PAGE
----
Date of Award


Document Type

Campus Access Dissertation

Degree Name

Doctor of Philosophy (PhD)


Biology/Molecular, Cellular, and Organismal Biology

First Advisor

Linda S. Huang

Second Advisor

Alexey Veraksa

Third Advisor

Rachel Skvirsky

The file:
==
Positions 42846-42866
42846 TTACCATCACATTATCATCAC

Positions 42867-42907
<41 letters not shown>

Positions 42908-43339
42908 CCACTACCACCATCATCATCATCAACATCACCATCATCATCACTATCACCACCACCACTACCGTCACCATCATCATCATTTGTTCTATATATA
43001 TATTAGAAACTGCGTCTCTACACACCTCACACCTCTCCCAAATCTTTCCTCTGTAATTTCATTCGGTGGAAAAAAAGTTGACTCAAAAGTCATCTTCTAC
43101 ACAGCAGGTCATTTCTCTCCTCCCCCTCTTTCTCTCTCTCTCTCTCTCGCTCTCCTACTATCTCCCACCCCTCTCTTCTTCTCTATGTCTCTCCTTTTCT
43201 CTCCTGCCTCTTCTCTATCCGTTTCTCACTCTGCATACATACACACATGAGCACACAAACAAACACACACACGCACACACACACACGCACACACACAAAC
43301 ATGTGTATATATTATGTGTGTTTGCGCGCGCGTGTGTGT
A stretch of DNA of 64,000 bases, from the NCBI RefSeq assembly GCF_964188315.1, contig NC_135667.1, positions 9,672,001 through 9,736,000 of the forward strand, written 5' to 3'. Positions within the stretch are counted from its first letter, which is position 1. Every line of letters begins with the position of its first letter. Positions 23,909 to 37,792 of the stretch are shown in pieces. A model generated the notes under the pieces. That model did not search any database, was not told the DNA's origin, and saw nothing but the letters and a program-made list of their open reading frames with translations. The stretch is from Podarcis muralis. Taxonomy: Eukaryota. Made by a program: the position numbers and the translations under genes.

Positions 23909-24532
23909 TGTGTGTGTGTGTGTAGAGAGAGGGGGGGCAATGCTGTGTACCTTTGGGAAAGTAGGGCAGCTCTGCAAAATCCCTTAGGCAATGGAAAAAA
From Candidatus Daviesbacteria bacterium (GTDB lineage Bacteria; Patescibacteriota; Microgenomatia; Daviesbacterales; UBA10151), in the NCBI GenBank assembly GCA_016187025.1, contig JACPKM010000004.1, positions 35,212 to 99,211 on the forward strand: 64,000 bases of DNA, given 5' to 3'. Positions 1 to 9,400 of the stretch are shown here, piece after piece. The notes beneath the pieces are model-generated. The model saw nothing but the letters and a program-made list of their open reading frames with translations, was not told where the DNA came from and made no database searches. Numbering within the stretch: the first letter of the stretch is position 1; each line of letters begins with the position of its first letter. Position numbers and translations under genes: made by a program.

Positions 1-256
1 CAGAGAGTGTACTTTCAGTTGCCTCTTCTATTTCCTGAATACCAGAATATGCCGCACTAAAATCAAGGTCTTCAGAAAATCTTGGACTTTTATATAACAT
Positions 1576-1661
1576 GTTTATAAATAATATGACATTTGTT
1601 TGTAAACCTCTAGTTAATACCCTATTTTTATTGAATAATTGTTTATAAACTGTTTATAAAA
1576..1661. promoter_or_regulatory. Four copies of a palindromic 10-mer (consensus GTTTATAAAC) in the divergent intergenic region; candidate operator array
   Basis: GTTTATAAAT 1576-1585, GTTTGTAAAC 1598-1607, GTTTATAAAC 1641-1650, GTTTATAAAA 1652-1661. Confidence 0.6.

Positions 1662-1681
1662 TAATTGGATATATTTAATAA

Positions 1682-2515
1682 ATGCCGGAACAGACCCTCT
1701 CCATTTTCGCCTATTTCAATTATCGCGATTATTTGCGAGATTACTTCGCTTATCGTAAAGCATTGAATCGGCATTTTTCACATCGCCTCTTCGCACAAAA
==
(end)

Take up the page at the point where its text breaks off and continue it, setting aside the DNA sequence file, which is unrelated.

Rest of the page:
Sporulation in the budding yeast Saccharomyces cerevisiae is a complex developmental process involving a coordinated series of signaling events. SPS1 encodes a STE20 family serine/threonine kinase of the GCKIII subfamily important for spore formation in S. cerevisiae. 14-3-3 proteins are key regulators of signaling by phosphorylated signaling proteins and are conserved throughout eukaryotes. The S. cerevisiae 14-3-3 proteins are encoded by BMH1 and BMH2. Here, we show that Sps1 is phosphorylated on Threonine12 (T12) within a 14-3-3 consensus binding sequence. We find that Sps1 binds to Bmh1 and Bmh2, and demonstrate that this binding is affected by T12. We see that 14-3-3s are involved in yeast sporulation as bmh1Δ and bmh2Δ mutants each decrease sporulation efficiency. An sps1-T12A non-phosphorylatable mutant displays a sporulation efficiency defect and SPS1 genetically interacts with both BMH1 and BMH2, suggesting that the Sps1/14-3-3 interaction is important for sporulation. We see that Sps1 is localized to the nucleus and that Bmh1 and Bmh2 are seen in both the nucleus and cytoplasm during sporulation. Finally, we have mapped the Sps1 nuclear localization sequence to amino acids 411-415 and show that this sequence is necessary and sufficient for nuclear localization. Taken together, these data indicate that Sps1 and 14-3-3s act together to promote proper sporulation in S. cerevisiae.


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